Many big-box retailers would like to put 2013 behind them because of their lackluster performances. Big Lots' (NYSE:BIG) fiscal 2013 was no different. The company's comparable-store sales, or comps, a keenly followed metric by investors in the retail industry, which measures sales open at least one year, have been in the red for the last two fiscal years, declining 2.7% year-over-year for two years in a row.
However, the trend reversed when Big Lots announced its first-quarter fiscal 2014 results. It posted comps growth for the first time in the last eight quarters, 0.9% versus the year-ago quarter. Let's take a look at the underlying business and how it stacks up against other discount retailers such as Wal-Mart Stores (NYSE:WMT) and Dollar General (NYSE:DG).
A robust performance
As a result of a better-than-expected quarterly performance, the stock rallied strongly after the results, touching a new 52-week high. Big Lots' earnings per share from continuing operations in the U.S. came in at $0.50, way ahead of the consensus estimates . Its Canadian operations, which it has discontinued, posted a loss of $0.44 per share versus expectations of $0.76 to $0.71. Lower-than-expected losses came on the back of favorable settlements on lease terminations and deferred tax benefits.
The estimate-beating earnings were driven by revenue growth of 1.1% versus the year-ago quarter. The revenue growth, though apparently small, is impressive if we consider the negative impact of the harsh winter weather and general weakness in the retail industry.
On the merchandising front, four of the seven categories were positive during the quarter, with food being the strongest. So the initiatives that Big Lots has undertaken to refine its business model are working well and it is connecting well with its customers.
The strategies going forward
Looking forward, in order to fuel comps growth in the food category, Big Lots is rolling out store coolers and freezers. It is on course for roll-outs this year at approximately 600 stores, which will take its total to 725 . Even though food is low-margin, it's an important category that represents frequent repeat purchases. In theory, this will increase foot traffic driving the purchase of other, higher margin items.
Big Lots took a page out of Conn's book with a rent-to-own initiative for big-ticket items like furniture. It even extends this initiative to customers who have bad credit ratings. The furniture financing program is live in about 800 stores and the company is on course to extend this to approximately 1,300 stores by the end of the second quarter . The results are impressive as Big Lots is seeing incremental furniture sales in the high single to low double-digit range. Looking forward, the program will drive sales and the bottom line when Big Lots extends it to other categories in its stores.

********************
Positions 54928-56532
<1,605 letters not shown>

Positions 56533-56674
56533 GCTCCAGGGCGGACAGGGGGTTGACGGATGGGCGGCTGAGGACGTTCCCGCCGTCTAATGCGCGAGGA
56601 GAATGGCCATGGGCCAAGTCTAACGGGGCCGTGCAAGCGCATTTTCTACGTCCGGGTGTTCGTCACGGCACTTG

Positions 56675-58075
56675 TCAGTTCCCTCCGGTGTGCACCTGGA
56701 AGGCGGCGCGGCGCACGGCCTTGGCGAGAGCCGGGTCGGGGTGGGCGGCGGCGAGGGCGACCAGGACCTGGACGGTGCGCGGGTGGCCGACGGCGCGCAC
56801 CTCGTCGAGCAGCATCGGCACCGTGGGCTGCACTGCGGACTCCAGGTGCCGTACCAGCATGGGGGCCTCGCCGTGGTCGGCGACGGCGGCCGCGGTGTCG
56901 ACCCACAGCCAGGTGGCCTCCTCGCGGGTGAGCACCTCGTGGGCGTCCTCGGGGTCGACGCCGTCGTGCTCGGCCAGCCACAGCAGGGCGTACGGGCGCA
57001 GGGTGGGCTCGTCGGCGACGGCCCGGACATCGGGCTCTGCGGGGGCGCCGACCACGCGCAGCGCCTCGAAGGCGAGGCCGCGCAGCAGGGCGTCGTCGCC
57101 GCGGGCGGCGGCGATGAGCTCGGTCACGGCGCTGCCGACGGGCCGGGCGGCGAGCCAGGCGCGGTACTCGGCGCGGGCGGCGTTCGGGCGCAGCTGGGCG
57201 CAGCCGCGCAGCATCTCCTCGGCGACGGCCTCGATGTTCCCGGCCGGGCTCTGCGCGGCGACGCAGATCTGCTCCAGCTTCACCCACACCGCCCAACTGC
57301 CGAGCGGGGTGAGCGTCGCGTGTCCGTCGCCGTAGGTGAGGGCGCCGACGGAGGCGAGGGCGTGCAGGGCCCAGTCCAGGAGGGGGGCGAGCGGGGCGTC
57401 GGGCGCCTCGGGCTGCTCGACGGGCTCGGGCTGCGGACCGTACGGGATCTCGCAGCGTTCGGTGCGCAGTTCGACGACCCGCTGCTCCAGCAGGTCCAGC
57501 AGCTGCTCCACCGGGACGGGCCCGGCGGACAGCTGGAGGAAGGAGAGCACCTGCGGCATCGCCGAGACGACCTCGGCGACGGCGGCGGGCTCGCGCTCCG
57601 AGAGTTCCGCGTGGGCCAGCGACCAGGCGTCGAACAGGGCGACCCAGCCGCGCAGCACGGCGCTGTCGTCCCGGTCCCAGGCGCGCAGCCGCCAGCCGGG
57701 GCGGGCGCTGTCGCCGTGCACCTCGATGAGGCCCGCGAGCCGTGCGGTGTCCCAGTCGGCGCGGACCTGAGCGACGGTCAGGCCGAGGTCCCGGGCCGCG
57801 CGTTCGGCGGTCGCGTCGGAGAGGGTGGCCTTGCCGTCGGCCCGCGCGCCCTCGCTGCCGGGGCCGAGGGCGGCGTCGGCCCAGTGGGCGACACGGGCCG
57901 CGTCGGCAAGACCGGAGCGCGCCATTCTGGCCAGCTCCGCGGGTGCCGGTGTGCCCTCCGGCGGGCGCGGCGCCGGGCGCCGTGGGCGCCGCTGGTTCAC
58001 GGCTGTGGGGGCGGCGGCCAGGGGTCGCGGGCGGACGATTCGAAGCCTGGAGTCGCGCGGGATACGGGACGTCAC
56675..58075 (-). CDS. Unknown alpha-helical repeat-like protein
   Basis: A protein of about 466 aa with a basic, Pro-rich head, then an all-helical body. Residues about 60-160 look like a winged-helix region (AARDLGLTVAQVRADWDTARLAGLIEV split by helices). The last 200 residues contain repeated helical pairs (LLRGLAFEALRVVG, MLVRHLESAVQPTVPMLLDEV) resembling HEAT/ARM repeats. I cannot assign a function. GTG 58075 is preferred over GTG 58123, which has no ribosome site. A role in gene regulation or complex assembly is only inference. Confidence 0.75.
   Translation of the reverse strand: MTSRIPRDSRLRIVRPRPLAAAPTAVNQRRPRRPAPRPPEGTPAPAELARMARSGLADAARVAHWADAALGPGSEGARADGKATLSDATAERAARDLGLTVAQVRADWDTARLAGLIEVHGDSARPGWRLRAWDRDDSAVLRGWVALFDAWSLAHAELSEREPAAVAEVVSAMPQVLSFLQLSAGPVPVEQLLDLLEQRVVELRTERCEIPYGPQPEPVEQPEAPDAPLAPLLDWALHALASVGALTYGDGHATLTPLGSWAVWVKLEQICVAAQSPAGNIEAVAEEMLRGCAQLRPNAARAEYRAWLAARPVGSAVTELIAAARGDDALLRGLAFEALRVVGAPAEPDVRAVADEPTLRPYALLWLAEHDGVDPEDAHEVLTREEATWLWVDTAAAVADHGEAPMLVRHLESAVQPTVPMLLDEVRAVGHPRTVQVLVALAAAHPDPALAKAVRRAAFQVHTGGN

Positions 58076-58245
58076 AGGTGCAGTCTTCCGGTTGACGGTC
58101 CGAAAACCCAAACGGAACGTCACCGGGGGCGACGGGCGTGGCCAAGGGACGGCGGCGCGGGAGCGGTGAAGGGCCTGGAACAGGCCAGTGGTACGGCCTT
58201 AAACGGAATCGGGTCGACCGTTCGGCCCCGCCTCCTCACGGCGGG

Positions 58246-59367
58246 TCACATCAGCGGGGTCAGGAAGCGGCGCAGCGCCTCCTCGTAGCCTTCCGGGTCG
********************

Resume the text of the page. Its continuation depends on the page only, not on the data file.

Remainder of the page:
No growth story is complete without expansion and marketing plans. During the quarter, Big Lots opened eight new stores and shuttered five, ending with a tally of 1,496 stores . The company is spending on e-commerce, and expects these operations to go online in 2015. On the marketing front, simplified print advertising and email offerings for rewards members helped drive sales in the quarter.
What about the competition?
While Big Lots is turning around from its streak of dismal performances, Dollar General has been on a roll and its fiscal 2014 started on a strong footing. On the back of comps growth of 1.5% year over year, the discount retailer posted 6.8% sales growth during the first quarter. For the 25th consecutive quarter in a row, it registered growth in consumer traffic and average ticket. Earnings per share came in at the lower end of guidance at $0.72 .
Going forward, Dollar General expects fiscal 2014 sales growth in the range of 8%-9%, fueled by square-footage growth of 6%-7% and comps growth of 3%-4% versus the prior year. It expects earnings per share in the range of $3.45-$3.55. In contrast, Big Lots expects earnings in the range of $2.35-$2.50 per share , on the back of flat to slightly positive net sales growth and 1%-2% comps growth.
On the other hand, Wal-Mart expects fiscal 2015 earnings per share in the range of $1.15-$1.25 . During the first quarter it registered a minuscule 0.8% increase in sales versus the year-ago period and it was quick to blame the inclement weather for its lackluster growth, but it delivered comps within its guided range.
On the bright side, its Neighborhood Markets format delivered 5% comps growth . Buoyed by the strong performance of Neighborhood Markets, it is accelerating its roll-out, aiming for 180 to 200 Neighborhood Market stores in fiscal 2015.
The bottom line
Slowly but steadily, Big Lots is turning around. On the back of store expansions and consumables growth, the company's strong performance should continue. It has given strong guidance as well, and smart strategies such as its rewards program and the roll-out of its rent-to-own initiative should help Big Lots sustain its performance.